India's pro Hindu Bharatiya Janata Party, which currently rules nationally, suffered a massive defeat when it failed to secure power in any of the five states where election results were declared on Dec. 11. Prime Minister Narendra Modi's BJP
was unseated in the three major states of Rajasthan, Madhya Pradesh and Chhattisgarh. It also failed to make gains in northeastern Mizoram and southern Telangana states where two regional parties prevailed. "Nobody expected such a crushing defeat for the BJP," said Archbishop Victor Henry Thakur, who is based in Chhattisgarh state capital Raipur. BJP's rival Congress party
swept Chhattisgarh by winning 68 of the 90 legislative seats, unseating the BJP, which held power there for 15 years. The election result was a "befitting reply" to the BJP's lopsided policies, said Father Maria Stephen
, spokesman of the bishops' council in Madhya Pradesh, where the BJP also lost after running the government for 15 years. Father Stephen said BJP policies were divisive and sectarian as the party's governments supported the Hindu militant idea of making India a Hindus-only nation. They ignored violence against minorities, including socially poor Dalits formerly known as "untouchables" and tribal people as well as neglecting the poor in states such as Madhya Pradesh Congress and allies together won 121 seats in Madhya Pradesh's 230-seat legislature, allowing them to form the government. The BJP was close behind with 109 seats. The Modi government's failures at national level should be seen as the major cause of defeat in all three states, said Bishop Oswald Lewis of Jaipur in Rajasthan, where Congress and its alliance partner together won 105 seats in the 200-seat house. Congress's victories showed that people were upset with the Modi government's failure to fulfil promises of jobs for young people as well as greater social and economic development, Bishop Lewis said. In southern Telangana state, the BJP was only able to secure one of the 119 seats. A regional party, Telangana Rashtra Samiti, won 88 seats, while Congress and allies won 27 seats. In Mizoram, the regional Mizoram National Front won 26 seats in the 40-seat house, Congress pick-up five and the BJP only managed to win one seat. The results are a setback to the BJP's sectarian politics that has taken dominance over secularism in the country, said Archbishop Leo Cornelio of Bhopal in Madhya Pradesh. "People of this country want to live in peace and harmony," the archbishop said, noting that during the past five years there had been an atmosphere of hate and violence. "People have decided to end it."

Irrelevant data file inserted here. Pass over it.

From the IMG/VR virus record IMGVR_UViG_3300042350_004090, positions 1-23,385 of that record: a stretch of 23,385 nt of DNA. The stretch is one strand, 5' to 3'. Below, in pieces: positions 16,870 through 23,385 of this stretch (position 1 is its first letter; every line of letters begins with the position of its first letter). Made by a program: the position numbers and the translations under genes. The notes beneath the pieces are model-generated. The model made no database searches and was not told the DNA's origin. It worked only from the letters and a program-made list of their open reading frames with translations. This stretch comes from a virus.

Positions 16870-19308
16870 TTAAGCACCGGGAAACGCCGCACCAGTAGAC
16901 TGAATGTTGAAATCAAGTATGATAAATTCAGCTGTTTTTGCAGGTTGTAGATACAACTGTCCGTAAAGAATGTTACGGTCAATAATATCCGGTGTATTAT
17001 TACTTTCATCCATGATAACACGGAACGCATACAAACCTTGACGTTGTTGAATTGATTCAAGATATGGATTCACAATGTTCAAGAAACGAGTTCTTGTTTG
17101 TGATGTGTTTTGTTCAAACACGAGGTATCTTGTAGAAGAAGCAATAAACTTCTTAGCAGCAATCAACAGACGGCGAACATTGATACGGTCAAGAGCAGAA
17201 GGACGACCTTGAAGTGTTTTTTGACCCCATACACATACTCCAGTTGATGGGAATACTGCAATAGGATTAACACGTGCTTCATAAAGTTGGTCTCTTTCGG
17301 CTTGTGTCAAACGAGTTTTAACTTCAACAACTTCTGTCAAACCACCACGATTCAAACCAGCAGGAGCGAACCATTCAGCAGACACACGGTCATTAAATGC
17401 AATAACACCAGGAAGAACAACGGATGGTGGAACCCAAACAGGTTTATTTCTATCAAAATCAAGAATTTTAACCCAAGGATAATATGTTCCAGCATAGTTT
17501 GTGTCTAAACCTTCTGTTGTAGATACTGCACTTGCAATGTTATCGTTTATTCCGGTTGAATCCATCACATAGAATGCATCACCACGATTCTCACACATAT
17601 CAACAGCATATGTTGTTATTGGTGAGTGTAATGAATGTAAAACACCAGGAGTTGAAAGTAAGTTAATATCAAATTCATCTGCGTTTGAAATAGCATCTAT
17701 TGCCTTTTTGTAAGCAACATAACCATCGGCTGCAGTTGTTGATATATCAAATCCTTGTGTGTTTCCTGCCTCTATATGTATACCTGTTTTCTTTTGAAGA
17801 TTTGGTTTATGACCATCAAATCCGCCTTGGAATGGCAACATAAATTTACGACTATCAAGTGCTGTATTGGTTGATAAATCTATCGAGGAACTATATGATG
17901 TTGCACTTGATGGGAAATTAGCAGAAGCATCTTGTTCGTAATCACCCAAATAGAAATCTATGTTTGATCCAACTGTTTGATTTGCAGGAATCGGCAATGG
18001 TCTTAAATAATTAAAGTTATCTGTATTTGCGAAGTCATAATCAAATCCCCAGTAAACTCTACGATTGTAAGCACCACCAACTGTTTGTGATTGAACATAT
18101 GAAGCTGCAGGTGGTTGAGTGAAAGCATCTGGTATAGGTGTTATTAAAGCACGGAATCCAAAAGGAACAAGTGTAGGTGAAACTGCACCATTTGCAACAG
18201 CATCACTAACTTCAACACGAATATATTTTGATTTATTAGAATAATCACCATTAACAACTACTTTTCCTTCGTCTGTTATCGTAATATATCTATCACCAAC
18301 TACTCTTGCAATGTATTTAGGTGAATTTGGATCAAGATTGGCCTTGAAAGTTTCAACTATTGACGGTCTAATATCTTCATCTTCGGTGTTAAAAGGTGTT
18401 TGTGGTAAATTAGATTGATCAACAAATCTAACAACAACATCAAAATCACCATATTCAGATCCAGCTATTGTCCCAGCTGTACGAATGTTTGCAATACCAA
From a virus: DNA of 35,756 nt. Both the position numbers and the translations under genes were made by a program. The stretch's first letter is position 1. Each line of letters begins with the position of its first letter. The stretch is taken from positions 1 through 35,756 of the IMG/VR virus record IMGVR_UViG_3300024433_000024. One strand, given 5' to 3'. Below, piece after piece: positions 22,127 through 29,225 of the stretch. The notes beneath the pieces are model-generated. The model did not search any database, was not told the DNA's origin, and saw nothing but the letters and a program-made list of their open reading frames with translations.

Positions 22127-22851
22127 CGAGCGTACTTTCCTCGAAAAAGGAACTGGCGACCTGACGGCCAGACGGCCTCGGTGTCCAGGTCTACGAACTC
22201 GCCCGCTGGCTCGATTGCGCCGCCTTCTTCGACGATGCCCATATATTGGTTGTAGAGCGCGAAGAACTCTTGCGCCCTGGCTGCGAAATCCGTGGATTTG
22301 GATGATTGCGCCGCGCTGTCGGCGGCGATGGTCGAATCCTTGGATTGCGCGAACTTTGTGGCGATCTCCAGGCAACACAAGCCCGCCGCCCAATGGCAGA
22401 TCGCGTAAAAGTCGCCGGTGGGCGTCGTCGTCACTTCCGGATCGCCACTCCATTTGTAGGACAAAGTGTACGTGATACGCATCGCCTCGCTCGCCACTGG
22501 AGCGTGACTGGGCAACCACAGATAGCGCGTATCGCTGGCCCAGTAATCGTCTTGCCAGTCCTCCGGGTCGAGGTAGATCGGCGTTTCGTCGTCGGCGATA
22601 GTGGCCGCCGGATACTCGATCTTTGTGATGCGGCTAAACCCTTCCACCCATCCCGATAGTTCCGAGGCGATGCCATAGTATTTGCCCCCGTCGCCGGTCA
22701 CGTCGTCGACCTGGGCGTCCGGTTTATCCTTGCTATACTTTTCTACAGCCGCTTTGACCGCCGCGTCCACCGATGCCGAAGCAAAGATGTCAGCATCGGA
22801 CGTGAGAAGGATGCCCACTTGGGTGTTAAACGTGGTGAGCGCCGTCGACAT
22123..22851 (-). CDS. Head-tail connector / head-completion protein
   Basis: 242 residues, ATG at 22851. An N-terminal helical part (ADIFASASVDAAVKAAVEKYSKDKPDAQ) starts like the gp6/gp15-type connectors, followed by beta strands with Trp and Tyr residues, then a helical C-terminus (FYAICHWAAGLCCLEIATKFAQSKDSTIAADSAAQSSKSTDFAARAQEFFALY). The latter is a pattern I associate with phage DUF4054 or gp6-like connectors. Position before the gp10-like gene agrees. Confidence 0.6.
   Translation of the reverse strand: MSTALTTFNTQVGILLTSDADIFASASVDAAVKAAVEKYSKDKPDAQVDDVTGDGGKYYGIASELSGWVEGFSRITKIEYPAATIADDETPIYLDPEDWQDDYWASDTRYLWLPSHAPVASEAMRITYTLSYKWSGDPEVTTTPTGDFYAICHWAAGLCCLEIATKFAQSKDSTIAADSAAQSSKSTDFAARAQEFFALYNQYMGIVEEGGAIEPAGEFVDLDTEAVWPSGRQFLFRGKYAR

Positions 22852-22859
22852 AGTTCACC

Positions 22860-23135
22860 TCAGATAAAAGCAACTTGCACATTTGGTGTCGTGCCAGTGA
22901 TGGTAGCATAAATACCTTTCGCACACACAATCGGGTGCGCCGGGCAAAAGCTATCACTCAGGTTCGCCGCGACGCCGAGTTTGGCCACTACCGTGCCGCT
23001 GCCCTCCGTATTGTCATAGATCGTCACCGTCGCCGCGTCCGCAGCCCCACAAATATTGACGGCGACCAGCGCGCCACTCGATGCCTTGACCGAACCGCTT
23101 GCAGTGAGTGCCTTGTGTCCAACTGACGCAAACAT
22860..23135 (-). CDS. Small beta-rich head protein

Results predict BJP’s future
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Christian leader Joseph Dias told ucanews.com that the state results signalled a downfall of the BJP nationally as people had come to know that the party had not done anything remarkable on the developmental front. "People are looking for solutions to their day-to-day issues like soaring prices of commodities and joblessness," Joseph said. "The BJP, on the contrary, has been raking up communal issues about which a common man in the country is least concerned." He said the BJP came to power in New Delhi in 2014 promising progress, an end to corruption and the creation of a huge number of jobs. "Five years down the line, the country is struggling to normalize its economy and religious violence has witnessed an unprecedented upsurge," Joseph told ucanews.com. Imran Illiyasi, a political commentator based in New Delhi, said the result was a direct lesson to the BJP that it could not win the people over by raising emotive issues while keeping the burning ones at the bay. The market value of the rupee was at all time low and prices of petrol and diesel had increased on a daily basis causing spikes in the costs of all essential commodities, Illiyasi said. Saurabh Shulka, a social activist based in Chhattisgarh, said that despite the BJP having ruled the state for 15 years, farmers remained disgruntled. "People were not bothered about the BJP's sectarian games this time,"Shulka said. "They were concerned about themselves." This could constitute a "ray of hope" for a new government after general elections due next April-May, Shukla told ucanews.com. A survey done by an Indian research institute, the Centre for the Study of Developing Societies, in May predicted the BJP's national downfall due to economic issues. The survey reported that 47 percent of the respondents felt the BJP government did not deserve to be voted back, as opposed to 39 percent who said it deserved a second chance. Overall the BJP's popularity was reported to have dipped by 7 percent over the past year. Even in personal popularity ratings, according to the poll, Rahul Gandhi, president of the Congress party, has narrowed the gap with Modi to 10 percent from 17 percent a year earlier. The survey found that about 75 percent of Muslims, 60 percent of Christians and some 50 percent of Sikhs do not wish to see the Modi government returned to power. Hindus form 966 million, or 80 percent, of India's population of 1.3 billion. Muslims account for 172 million or 14 percent while Christians comprise 29 million or 2.3 percent.